But when you do that, I would also strongly recommend you try and buy the domain. Most strong podcasts will also have a website. And we're talking a little bit about creating podcast websites later. And it's really useful to have a domain that roots directly there, rather than necessarily using a subdomain of your main website. So I'd always recommend trying to get the domain so let's say you had b2b Social media, podcast, you've got b2b social media You'd route that through to your podcast homepage. You might also choose to route a subdomain as well. But make sure you've got availability of those before you actually go ahead and commit to the name. Step three, pick a format. Now, podcasting is interesting, because there's really very few formats that work successfully. And generally speaking, the two best podcasts, or two best formats that work, particularly if you're new to podcasting, is either interviewing guests, or having panel discussions. And both of those work really well. And they're relatively easy to do.

There are some very successful podcasts that are basically monologues, I would say, that's a very difficult thing to do. I wouldn't recommend that as your first podcast. But if you have someone who's a subject matter expert, who really knows a topic, and can talk about, you know, for example, what they've done each week in terms of that particular sector, then maybe that's something you could consider. But I would imagine that you know, 95% of people who successfully launch your first podcast, pick either in interviews or panel discussions. You also need to decide how you're going to record the podcast, whether it's face to face or remote. And we'll talk a little bit about the tools available for recording. Generally speaking, it's actually easier to record remotely, rather than have multiple people in the same room. So that is a an interesting thing about podcasts. So there's not necessarily a huge benefit in getting people together. However, if you do get yourself and an interviewee together, in a podcast, obviously, you have that benefit of like real face to face and much more effective eye contact. So consider whether you're going to have face to face or remote recording. I think about the structure as well.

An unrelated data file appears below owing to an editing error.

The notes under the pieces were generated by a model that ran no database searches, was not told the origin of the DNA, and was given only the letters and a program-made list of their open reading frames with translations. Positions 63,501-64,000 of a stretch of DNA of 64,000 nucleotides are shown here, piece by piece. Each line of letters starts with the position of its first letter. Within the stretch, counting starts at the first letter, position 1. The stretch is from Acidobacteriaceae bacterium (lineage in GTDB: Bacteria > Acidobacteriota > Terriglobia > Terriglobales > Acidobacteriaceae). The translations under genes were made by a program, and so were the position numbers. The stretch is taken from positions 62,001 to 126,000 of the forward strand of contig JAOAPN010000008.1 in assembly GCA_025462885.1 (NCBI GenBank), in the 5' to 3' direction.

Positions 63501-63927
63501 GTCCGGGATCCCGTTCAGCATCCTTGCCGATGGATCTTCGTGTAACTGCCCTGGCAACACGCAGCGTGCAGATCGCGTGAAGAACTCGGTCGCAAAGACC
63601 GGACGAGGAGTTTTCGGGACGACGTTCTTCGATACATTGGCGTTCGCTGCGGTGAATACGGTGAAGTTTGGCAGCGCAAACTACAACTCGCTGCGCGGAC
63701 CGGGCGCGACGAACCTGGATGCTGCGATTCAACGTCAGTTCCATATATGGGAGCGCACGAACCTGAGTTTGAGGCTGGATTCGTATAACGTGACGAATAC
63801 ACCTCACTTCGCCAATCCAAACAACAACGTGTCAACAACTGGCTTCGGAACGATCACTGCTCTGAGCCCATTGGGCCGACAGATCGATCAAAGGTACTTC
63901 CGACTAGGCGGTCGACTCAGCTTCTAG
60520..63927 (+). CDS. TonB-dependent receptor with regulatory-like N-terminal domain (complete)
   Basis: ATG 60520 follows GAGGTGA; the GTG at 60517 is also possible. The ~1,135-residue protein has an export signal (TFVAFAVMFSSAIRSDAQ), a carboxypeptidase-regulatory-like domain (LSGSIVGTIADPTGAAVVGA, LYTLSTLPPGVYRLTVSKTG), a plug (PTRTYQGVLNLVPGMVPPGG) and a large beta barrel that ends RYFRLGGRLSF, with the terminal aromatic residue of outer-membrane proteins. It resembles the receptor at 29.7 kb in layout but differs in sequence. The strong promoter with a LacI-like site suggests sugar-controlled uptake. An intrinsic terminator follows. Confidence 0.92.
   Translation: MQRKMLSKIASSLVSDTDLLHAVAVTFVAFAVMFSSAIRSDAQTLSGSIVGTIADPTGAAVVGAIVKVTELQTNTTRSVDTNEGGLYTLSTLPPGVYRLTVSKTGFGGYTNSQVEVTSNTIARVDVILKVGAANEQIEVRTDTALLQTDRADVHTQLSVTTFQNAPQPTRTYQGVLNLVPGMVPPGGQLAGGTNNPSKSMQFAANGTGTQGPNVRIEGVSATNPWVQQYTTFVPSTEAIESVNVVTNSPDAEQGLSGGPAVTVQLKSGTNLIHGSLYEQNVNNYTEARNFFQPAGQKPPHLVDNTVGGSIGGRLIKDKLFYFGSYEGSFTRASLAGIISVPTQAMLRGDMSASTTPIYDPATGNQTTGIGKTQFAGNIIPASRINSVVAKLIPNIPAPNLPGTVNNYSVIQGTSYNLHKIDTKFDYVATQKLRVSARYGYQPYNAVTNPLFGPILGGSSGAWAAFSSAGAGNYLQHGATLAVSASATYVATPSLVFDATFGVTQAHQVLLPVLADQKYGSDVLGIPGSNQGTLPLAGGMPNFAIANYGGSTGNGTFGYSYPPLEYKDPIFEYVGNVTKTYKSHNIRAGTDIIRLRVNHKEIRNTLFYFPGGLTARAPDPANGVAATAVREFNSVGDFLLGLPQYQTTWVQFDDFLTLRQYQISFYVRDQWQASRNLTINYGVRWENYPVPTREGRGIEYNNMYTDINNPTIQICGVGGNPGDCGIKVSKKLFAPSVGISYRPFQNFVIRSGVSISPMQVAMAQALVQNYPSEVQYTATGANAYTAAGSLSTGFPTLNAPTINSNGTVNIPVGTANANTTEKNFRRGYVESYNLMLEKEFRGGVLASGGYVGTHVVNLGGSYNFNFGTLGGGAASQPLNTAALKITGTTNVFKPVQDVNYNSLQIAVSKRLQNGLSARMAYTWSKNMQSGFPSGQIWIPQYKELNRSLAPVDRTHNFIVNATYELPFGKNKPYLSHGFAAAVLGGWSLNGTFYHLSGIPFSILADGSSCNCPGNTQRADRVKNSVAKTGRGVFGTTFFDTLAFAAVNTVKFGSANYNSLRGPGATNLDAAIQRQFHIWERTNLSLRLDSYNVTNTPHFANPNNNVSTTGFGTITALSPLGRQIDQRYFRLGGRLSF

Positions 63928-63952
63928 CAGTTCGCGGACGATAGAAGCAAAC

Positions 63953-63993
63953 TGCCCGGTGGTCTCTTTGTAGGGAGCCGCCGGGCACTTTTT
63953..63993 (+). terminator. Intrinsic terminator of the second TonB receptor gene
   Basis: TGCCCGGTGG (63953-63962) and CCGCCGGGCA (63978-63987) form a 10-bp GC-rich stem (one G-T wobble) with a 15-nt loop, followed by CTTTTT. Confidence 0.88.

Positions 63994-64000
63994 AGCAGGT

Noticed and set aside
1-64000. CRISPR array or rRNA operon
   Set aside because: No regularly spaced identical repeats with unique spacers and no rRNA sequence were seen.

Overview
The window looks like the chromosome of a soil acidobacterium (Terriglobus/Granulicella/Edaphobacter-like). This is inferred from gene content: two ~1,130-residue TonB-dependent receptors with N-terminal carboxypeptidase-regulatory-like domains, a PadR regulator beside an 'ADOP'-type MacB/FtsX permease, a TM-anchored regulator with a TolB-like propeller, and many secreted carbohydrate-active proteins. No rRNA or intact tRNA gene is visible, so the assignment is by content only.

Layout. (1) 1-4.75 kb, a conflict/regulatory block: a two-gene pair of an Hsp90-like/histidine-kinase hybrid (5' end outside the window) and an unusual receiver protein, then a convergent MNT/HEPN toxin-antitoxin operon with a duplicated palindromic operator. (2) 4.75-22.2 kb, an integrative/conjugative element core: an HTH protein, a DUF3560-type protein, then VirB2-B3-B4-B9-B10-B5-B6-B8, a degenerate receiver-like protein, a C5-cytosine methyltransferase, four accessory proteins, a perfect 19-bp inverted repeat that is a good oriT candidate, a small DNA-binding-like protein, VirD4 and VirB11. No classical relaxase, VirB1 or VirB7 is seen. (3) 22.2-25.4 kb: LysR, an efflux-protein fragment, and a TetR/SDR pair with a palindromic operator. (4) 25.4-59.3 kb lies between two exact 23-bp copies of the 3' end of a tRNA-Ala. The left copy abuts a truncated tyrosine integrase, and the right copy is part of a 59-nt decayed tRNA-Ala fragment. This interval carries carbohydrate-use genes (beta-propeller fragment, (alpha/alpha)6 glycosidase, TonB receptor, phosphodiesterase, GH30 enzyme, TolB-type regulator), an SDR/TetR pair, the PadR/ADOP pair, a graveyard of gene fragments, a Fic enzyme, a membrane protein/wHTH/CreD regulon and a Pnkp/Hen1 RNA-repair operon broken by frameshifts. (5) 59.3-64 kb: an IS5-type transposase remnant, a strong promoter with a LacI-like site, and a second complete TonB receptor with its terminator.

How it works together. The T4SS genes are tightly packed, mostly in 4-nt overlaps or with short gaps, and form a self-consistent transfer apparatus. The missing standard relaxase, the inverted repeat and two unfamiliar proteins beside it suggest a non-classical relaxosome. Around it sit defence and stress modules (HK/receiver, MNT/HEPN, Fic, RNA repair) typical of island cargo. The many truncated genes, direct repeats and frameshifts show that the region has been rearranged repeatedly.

So generally speaking, you know, the podcast structure is fairly straightforward, we think about an interview, you know, you'll want to have some introductory music. And I would recommend picking some music that you use, rather than trying to just go straight into the podcast, it just gives that podcast a much more professional feel. So if you have a standard piece of music, and then that fades to a, an introduction of the podcast, that makes it feel much more professional. And at the same at the outro. There's lots of different sources for getting music, and we'll mention those later on in the webinar. And then basically, the structure is fairly straightforward. You know, you, you introduce someone, you interview them. Quite often with interview podcasts, you'll have a standard set of like quickfire questions that you'll ask every guest. So, you know, that could be what's your favourite superhero, any kind of crazy, crazy questions like that, for a bit of fun to create something that's not just a long interview, but actually has kind of a bookmark in it. And then generally speaking, you ask for contact information, thank the guests, and then have your outro. So the structure is fairly simple. Don't try and make anything too complicated. And I would say go with panel discussions. The secret is to keep things simple. So limit the number of people on the panel. And also limit the number of topics. I talked about running time I said, 15 to 45 minutes, that's kind of a typical range, I would say the running time should really depend on what you want to achieve with the podcast, I wouldn't start off with a specific running time in mind.

But once you start publishing episodes, the podcast, some degree of consistency, and running time, definitely helps. So the listener knows, you know, roughly they can listen to the podcasts in their commute. Or it's you know, to work and back. Or maybe it's just a portion of the commute, but but some things that have read it, that the listener sorry, has a idea of how long it's going to take. I did say we've mentioned a bit about music. I don't want to dive into this too much. I mean, there's really two things. So firstly, I'd definitely recommend getting music for intro and outro. And I'd also recommend that you go out and you purchase that from a proper music library trying to get music is very difficult. That's not copyright. And what you don't want to do is get into a situation where your podcast is accidentally using copyrighted materials.